On the other hand if you're doing deep space astrophotography, you'll want a longer lens (or telescope mount) to capture a smaller part of the sky in more detail.

Stacking

You can also reduce noise in your photos by stacking images using a tool like the free StarStax application. If you take several photos of the same area of the sky, you can blend them together to reduce the noise and bring out the signal.

I know people who do landscape astrophotography with stacking and sometimes even panoramas. They take images where the land is stationary and stack them to reduce the noise in the land parts. Then they take images of the sky and stack those together to reduce the noise. Then they blend the 2 together keeping the stationary parts of each and discarding the parts that moved. But there is an easier option:

Moving Mounts

For deep space astrophotography you'll need some sort of mount that can move your camera with the stars. I've not used any, so don't have a specific recommendation, but there are plenty of web sites that describe and review them. You can search for them on Amazon or other online shops.

Dark Parks

Finally, get out to the darkest areas near you. There are dark parks that are in areas with the lowest amount of light pollution, and they might not be that far from you! If you're in the US, there are several out west, and there's even one in Michigan!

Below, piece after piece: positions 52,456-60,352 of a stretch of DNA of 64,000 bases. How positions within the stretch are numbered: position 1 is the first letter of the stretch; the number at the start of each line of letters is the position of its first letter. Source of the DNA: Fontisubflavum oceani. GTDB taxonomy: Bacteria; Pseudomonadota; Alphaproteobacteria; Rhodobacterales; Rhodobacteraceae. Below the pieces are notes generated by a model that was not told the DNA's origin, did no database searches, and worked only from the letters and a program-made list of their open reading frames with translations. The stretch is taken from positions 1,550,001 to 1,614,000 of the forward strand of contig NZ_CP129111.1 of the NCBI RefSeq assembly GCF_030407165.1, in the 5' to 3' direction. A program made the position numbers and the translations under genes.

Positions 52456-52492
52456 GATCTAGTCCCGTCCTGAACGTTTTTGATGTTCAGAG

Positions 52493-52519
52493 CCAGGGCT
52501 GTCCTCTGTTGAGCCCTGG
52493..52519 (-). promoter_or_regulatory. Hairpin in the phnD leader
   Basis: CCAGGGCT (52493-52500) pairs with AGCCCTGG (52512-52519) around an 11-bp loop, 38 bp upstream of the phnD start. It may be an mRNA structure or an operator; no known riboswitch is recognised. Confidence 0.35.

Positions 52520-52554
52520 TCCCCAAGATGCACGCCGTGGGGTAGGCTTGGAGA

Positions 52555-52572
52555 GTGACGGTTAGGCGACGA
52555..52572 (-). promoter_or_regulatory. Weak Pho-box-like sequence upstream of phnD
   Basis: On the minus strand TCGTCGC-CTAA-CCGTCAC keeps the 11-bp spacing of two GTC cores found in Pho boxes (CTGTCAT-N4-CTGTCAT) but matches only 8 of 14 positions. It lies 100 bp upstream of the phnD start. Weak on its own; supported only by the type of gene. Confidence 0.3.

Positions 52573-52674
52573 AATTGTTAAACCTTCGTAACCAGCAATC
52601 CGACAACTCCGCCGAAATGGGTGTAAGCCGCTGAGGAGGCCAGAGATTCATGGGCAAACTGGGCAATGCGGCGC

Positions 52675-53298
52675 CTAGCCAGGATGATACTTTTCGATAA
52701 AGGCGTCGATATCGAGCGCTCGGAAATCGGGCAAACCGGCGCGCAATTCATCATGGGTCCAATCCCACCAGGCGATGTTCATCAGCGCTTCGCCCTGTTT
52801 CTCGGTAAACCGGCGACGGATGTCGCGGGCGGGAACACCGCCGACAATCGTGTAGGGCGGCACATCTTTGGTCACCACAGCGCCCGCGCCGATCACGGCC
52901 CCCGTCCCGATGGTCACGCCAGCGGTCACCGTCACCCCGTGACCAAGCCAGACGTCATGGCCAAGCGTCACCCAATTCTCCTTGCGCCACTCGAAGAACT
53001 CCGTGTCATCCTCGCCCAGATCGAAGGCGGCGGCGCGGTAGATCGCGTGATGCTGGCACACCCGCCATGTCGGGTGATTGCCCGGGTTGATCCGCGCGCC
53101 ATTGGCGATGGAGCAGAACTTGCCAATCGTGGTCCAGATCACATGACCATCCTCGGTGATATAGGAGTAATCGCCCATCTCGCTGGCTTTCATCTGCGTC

• OP's profile says Sri Lanka. – Toby Speight Jul 12 '17 at 11:12
  • Looking at a light pollution map, Sri Lanka doesn't look horrible outside of the area around Columbo, with the darkest areas being in the northern and eastern parts of the island. lightpollutionmap.info/… Even there though, really dark skies are most important for long exposures of very faint targets with a telescope at larger apertures and focal lengths than are practical with a camera lens at an affordable price. – Dan Neely Jul 12 '17 at 15:00
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i'm a person who's in love with the night sky

Well, it's a cheap date, so that's good. :-)

, so that I want to capture some beautiful moments I experience. I'd like to buy a new DSLR , but I already have a Nikon D5200

I think you don't need a new DSLR. The D5200 uses a sensor that has a very low level of noise. There was a significant leap in high ISO noise when the sensor in the D5000 came out and it's improved a bit since then. As people were happily shooting with much older DSLRs, I doubt you'd need a new camera.

and I I tried so much to get a clear view of the sky and it didn't work so much.( I tried to capture the Milky Way.